Now with all this power you're going to need something to attack, thankfully, in the time honoured arcade tradition you won't be stuck there, enemies will come at you from every direction and since this game is played across both screens it'll have you checking both furiously as you try to handle the seemingly endless onslaught. At the end of each level you get a boss fight, these bosses at first can seem impossible as they take you health faster than you can kill them, though if you watch closely most bosses have a weakness of sorts, and once you've exploited it then the battle becomes rather easy if a little repetitive and time consuming. The boss fights are varied and you never really know what's coming next so it's best to think out of the box when coming up with a solution for killing them.

The controls, one of the most important aspects of a game, how does it feel? Well for starters Taito have decided to go for the more anime-esque clich├ęd type feel for the ninja, Kage can jump insanely high, run up walls and hang from cave roofs, it all feels very sharp as you can also change direction and move while in the air, I rarely found a moment while playing that made me want to throw the DS across the room in frustration at the controls, most times you die in this game, it'll be because it's your fault.

From the first main menu you're greeted with some pretty generic traditional Japanese style music, this pretty much sets the tone for the rest of the game, the music is nice and it all sounds sharp and crisp but it is in no way memorable. The sound effects are ok, they do the job they're meant for and nothing sounds out of place at any time. Recently I had a chance to play the Final Fantasy 4 remake for DS and one thing I loved about it was the voiced over cutscenes, they added new life to what were already very emotive characters and made the whole experience that much more great. So now I ask, where is the voice over's in this game? Well, there are none, all the story is presented in text form you have to read. It's not really a complaint as the story is rather bland but the game is in 2D and I'm sure there was enough room on the DS cart to accommodate voice acting but it just never happened. Oh well.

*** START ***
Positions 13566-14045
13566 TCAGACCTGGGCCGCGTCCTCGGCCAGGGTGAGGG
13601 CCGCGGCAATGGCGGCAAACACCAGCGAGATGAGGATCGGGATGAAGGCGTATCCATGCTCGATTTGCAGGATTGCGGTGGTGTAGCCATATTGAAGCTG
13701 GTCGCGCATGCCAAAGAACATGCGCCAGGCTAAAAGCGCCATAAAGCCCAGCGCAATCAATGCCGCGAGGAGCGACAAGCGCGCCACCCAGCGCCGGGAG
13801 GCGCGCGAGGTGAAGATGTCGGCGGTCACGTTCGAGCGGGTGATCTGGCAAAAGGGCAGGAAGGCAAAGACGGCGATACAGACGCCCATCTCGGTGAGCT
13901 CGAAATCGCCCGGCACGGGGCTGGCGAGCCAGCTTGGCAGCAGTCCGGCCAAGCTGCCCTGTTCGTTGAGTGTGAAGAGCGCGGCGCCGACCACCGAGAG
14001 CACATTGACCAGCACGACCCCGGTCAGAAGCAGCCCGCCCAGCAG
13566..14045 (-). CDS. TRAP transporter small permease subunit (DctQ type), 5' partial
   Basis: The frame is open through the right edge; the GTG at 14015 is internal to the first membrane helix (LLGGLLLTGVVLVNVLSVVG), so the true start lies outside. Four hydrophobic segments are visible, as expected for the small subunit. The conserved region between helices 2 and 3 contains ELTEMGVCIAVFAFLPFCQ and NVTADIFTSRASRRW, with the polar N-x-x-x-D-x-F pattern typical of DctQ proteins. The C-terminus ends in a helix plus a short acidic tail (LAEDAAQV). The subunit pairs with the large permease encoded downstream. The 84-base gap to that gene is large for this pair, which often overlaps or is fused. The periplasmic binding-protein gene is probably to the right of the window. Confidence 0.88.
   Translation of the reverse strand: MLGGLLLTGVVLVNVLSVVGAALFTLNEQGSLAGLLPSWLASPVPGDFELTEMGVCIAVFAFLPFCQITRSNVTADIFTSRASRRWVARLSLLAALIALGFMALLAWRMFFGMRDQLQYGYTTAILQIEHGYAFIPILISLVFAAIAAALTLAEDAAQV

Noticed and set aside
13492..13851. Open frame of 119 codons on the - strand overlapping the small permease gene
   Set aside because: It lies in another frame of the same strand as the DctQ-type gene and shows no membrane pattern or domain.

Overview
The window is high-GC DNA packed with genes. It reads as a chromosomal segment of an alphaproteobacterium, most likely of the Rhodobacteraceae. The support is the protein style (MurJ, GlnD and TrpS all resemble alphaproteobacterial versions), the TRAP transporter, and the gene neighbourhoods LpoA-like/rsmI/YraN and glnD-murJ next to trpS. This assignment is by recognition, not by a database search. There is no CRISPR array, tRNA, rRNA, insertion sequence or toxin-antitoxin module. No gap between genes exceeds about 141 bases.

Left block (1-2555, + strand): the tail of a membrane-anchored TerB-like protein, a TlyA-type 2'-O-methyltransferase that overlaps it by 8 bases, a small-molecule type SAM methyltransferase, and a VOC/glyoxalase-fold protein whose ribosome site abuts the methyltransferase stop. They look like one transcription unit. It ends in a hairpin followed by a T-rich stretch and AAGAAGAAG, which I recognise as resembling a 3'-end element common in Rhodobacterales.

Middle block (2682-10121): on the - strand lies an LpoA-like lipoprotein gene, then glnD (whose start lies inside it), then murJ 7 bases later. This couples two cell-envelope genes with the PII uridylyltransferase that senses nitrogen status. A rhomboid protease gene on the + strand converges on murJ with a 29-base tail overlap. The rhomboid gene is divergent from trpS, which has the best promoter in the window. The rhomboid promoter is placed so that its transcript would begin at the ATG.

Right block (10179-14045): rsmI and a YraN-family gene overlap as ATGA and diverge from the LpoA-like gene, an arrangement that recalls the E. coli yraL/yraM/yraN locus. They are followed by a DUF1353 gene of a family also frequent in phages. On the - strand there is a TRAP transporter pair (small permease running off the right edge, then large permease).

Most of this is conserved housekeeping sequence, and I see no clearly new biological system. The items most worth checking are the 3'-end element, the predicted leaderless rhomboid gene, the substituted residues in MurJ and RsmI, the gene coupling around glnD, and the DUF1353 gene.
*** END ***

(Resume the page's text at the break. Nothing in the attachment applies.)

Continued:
The graphics are a mixed bag really; the entire story is told via text boxes with an illustration of the character above it. The art for these illustrations is quite good and very colourful. The in game graphics however are rather lacking in detail, to give a greater sense of epic and scale the character sprites have been scaled down, maybe a little too much. You can't see any facial detail on Kage's face at all as it is merely a peachy coloured collection of pixels. It's only a small complaint and it doesn't affect game play to me it just makes the game seem a little unpolished.

Portability, I know I go on and on about portability in my reviews but for a portable system I do think it is a major concern, many developers seem to forget this. Thankfully this game is portable friendly and is the kind of game you'll want to play on the train to work or during your lunch hour as the levels won't take you much more than ten minutes to complete, assuming you don't continuously die during the boss fights. The game also automatically saves after every level so no worrying there.

Finally in conclusion, should you buy this game? If you like no nonsense arcade action with a difficulty curve that'll keep you coming back for more punishment each time, then sure this game was made for you. If however you're the kind of gamer who likes the odd dabble with brain training then all I can say is this is most certainly not for you.